A businesswoman has claimed before the Supreme Court that her former co-workers invaded her privacy by illegally accessing her phone records and LinkedIn social media account.
Eshel Channy is seeking various injunctions, including a request for damages, over the alleged unauthorized use of her personal data, against Martin and Janet Wasilucha on dates between 2016 and 2017. The claims have been denied.
The court heard that the three parties were directors and shareholders of an international logistics company called Expert Air.
Unhappy disagreements arose in 2017, which eventually led to Ms Chaney resigning from her position and striking an agreement to sell her stake to the defendants for €326,000.
Ms Chaney of Fitzherbert, Navan, Ko Myth Court alleges that the defendants in Oriel Road, Kowloon, Ko Louth refused to pay around €100,000 of the agreed amount.
They alleged that Ms Chaney had breached the settlement by failing to abide by the no-seek clause in the agreement that led to her exit from Expert Air.
The failure to pay that money went to an independent judge who ordered Ms Chaney to pay the amount owed of €100,000.
Based on what was brought up before the hearing, Ms Chaney said the defendants had illegally gained access to her phone records by looking at her Vodafone account.
Ms. Chaney filed a complaint with the Data Protection Commission (DPC) about access to her phone records. DPC upheld her complaint.
She also discovered that the defendants had illegally accessed her LinkedIn account, which she alleged happened to disable her in a new role she had taken on.
She also claims that the defendants’ actions amounted to a serious breach of her privacy.
The defendants deny all claims against them, or that Ms. Chaney deserves any damages. They argue that a settlement agreement in 2017 resolved all known and unknown claims between them.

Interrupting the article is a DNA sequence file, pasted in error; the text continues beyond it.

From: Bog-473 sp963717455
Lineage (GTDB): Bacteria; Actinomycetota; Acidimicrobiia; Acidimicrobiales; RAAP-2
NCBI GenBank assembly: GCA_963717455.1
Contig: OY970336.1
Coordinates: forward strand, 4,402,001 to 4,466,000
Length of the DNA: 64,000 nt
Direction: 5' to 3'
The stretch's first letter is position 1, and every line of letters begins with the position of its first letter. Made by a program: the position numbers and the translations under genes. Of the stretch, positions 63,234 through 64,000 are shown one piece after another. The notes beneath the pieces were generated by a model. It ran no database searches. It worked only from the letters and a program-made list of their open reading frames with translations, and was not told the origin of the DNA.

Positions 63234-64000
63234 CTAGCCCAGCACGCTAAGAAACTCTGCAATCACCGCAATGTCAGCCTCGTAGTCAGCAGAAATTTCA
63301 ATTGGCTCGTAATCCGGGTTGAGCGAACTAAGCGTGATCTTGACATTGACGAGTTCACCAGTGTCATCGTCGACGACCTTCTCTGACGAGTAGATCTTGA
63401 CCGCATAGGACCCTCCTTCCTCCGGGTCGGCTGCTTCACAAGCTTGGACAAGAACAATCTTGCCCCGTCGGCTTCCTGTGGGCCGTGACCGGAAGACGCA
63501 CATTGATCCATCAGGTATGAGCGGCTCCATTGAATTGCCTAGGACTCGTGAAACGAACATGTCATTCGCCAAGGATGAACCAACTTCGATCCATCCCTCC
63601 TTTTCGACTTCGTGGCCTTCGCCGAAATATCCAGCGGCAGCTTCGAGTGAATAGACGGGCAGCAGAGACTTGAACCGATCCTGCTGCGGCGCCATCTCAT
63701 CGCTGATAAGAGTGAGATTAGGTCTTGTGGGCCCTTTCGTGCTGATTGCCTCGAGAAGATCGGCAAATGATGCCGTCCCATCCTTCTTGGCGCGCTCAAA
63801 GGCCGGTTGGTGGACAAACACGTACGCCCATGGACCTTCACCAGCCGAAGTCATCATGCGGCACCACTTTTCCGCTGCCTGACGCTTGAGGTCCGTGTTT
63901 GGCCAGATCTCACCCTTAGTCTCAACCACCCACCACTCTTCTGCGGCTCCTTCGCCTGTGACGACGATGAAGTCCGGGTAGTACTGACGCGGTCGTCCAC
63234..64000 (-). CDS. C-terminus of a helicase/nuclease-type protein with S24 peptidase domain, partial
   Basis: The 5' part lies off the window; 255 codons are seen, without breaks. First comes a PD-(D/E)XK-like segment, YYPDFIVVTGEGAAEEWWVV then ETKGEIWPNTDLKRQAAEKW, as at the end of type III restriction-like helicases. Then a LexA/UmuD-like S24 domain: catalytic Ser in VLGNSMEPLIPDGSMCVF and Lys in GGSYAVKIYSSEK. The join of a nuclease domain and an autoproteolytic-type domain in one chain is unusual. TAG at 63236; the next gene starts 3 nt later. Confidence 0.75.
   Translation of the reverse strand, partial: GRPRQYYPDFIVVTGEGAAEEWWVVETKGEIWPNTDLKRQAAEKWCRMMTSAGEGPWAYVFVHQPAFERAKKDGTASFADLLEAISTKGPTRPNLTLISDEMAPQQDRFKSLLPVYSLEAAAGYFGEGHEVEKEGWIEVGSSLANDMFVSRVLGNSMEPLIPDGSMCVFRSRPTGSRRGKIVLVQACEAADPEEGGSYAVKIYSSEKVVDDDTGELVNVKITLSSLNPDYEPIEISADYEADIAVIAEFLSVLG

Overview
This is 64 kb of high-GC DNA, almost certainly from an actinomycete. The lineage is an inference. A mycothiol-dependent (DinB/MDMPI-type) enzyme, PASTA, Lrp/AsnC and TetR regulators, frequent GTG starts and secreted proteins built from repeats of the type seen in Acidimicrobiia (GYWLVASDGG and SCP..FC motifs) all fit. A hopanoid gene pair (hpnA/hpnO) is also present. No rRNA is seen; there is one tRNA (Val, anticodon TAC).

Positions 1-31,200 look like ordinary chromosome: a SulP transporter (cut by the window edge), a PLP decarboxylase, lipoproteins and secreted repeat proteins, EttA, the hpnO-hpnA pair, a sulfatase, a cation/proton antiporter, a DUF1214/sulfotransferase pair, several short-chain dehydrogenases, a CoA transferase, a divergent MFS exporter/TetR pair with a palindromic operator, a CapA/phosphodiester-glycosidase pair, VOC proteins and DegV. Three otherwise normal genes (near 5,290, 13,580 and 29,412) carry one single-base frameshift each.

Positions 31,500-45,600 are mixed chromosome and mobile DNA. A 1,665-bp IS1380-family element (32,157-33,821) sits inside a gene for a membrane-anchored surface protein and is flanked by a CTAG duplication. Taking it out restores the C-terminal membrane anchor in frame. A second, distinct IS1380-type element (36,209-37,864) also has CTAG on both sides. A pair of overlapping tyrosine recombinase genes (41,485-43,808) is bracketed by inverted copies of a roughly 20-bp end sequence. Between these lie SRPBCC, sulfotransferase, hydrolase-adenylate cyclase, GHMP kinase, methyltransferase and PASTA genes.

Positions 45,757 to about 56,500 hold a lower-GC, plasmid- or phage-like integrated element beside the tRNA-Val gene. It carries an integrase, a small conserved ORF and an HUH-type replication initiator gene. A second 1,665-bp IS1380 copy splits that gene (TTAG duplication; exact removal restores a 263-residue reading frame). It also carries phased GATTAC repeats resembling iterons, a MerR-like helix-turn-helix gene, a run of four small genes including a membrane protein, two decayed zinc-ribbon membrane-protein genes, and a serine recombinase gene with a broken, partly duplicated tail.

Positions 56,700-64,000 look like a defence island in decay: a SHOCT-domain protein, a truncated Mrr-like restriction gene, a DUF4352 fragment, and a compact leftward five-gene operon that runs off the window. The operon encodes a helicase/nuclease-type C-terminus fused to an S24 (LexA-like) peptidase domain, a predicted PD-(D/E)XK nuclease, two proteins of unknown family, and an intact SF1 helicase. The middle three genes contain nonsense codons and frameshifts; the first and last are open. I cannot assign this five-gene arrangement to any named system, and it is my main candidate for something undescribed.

In a counterclaim, the defendants claim that the suit against them is a malicious abuse of the court process, and that it has no reason to sue them. They are seeking damages against Ms. Chaney.
Ms. Chaney opposes the counterclaim.
A preliminary application in the dispute was brought before Judge Sinan Allen who was told that the defendants sought preliminary cases of law, arising from the case being heard separately from and before any full hearing of the case.
It was argued that such a hearing could result in the case being resolved before the matter reached a full hearing and would reduce the estimated three days required to hear the dispute in full.
Ms. Chaney’s lawyers disputed the request.
In his ruling, Mr. Allen rejected the defendants’ request, on the grounds that he did not believe that handling the initial cases in a separate hearing would ultimately save court time and legal costs for the procedure.
The dispute will return to the courts at a later time.
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